Article

An observational study of activities and multitasking performed by clinicians in two Swedish emergency departments.

Department of Emergency Medicine, Karolinska University Hospital Solna, Stockholm, Sweden.
European Journal of Emergency Medicine (Impact Factor: 0.73). 09/2011; 19(4):246-51. DOI: 10.1097/MEJ.0b013e32834c314a
Source: PubMed

ABSTRACT To explore the type and frequency of activities and multitasking performed by emergency department clinicians.
Eighteen clinicians (licensed practical nurses, registered nurses and medical doctors), six from each occupational group, at two Swedish emergency departments were followed in their clinical work for 2 h each to observe all their activities and multitasking practices. Data were analysed using qualitative and quantitative content analysis.
Fifteen categories of activities could be identified based on 1882 observed activities during the 36 h of observation. The most common activity was information exchange, which was most often performed face-to-face. This activity represented 42.1% of the total number of observed activities. Information exchange was also the most common activity to be multitasked. Registered nurses performed most activities and their activities were multitasked more than the other clinicians. The nurses' and doctors' offices were the most common locations for multitasking in the emergency department.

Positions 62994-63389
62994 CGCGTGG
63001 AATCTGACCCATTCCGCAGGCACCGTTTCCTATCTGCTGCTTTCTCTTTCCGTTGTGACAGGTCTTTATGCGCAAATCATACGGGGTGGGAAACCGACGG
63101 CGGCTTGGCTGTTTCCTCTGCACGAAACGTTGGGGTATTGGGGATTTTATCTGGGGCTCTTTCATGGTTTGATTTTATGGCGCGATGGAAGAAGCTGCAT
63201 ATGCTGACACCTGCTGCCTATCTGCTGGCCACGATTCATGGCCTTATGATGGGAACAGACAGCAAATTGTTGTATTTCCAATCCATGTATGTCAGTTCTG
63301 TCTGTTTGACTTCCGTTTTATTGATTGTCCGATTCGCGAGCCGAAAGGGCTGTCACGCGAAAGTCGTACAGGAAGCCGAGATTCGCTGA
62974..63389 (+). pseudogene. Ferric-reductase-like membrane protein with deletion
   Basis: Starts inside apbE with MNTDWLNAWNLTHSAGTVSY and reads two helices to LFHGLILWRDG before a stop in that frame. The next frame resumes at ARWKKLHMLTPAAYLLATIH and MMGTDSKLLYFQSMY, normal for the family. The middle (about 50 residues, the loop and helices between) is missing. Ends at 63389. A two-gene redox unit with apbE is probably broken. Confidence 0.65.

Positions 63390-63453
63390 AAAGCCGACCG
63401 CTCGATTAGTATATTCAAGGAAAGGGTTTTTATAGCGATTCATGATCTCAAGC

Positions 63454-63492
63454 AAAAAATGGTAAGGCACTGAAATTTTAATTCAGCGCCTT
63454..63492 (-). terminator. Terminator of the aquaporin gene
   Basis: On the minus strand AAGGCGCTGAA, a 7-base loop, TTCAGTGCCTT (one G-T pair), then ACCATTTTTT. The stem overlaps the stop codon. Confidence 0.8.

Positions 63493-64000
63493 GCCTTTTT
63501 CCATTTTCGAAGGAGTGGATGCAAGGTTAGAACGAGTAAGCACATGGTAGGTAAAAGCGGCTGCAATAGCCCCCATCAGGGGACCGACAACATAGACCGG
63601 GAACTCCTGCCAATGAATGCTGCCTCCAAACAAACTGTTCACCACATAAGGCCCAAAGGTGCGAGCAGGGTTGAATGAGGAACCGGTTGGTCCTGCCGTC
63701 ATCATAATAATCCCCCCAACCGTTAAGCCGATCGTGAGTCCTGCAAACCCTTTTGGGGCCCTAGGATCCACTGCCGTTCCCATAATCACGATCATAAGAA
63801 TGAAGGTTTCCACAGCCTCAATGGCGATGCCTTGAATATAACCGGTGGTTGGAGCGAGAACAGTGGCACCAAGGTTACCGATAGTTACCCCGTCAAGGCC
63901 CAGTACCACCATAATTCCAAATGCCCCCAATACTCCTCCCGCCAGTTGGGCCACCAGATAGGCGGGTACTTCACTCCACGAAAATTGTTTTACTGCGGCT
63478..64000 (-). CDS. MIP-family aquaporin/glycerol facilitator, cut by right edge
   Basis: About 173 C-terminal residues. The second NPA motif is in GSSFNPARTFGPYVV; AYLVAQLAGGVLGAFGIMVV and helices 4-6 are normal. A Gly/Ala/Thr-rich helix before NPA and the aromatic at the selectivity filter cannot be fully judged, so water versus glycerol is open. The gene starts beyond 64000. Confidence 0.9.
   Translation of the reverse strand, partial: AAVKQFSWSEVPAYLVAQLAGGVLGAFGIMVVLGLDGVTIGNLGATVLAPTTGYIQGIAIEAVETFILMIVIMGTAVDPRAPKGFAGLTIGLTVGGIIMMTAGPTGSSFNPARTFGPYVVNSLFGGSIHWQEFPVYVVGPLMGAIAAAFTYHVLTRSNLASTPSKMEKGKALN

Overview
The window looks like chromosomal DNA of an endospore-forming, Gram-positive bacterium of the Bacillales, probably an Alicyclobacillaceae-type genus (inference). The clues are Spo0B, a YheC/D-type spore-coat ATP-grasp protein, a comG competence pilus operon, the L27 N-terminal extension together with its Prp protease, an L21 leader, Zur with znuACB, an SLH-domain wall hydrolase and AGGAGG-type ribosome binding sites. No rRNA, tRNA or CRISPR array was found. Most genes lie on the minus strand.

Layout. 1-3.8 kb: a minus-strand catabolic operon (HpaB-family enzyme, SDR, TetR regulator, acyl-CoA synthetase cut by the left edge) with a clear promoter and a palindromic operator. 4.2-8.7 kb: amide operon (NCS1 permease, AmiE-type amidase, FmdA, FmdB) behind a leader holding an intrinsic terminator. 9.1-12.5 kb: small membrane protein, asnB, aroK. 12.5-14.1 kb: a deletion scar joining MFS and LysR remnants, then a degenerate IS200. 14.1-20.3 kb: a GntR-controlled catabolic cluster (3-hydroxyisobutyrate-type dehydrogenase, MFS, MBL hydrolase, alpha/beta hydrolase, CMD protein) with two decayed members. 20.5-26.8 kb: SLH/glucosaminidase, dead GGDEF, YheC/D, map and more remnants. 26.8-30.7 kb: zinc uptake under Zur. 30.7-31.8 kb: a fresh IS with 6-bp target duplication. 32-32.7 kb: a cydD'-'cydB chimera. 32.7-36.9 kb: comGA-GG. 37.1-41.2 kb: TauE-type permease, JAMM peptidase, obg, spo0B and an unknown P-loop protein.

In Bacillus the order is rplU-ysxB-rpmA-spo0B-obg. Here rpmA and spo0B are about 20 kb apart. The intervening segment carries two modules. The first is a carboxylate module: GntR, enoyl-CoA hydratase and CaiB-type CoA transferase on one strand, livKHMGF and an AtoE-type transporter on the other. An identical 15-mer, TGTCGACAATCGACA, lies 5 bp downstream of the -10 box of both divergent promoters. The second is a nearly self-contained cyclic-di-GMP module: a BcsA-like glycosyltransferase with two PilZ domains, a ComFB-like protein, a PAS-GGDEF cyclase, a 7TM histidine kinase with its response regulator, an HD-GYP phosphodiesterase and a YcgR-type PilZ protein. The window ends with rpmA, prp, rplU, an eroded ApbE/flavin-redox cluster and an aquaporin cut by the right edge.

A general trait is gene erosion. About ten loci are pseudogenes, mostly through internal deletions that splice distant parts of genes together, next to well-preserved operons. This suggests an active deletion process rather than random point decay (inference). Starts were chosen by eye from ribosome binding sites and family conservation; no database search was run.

This study provides new knowledge regarding the activities conducted by clinicians in the emergency department. The most frequent activity was information exchange, which was the activity most often performed by the clinicians when multitasking occurred. Differences between clinicians were found for activities performed and multitasked, with registered nurses showing the highest frequencies for both.

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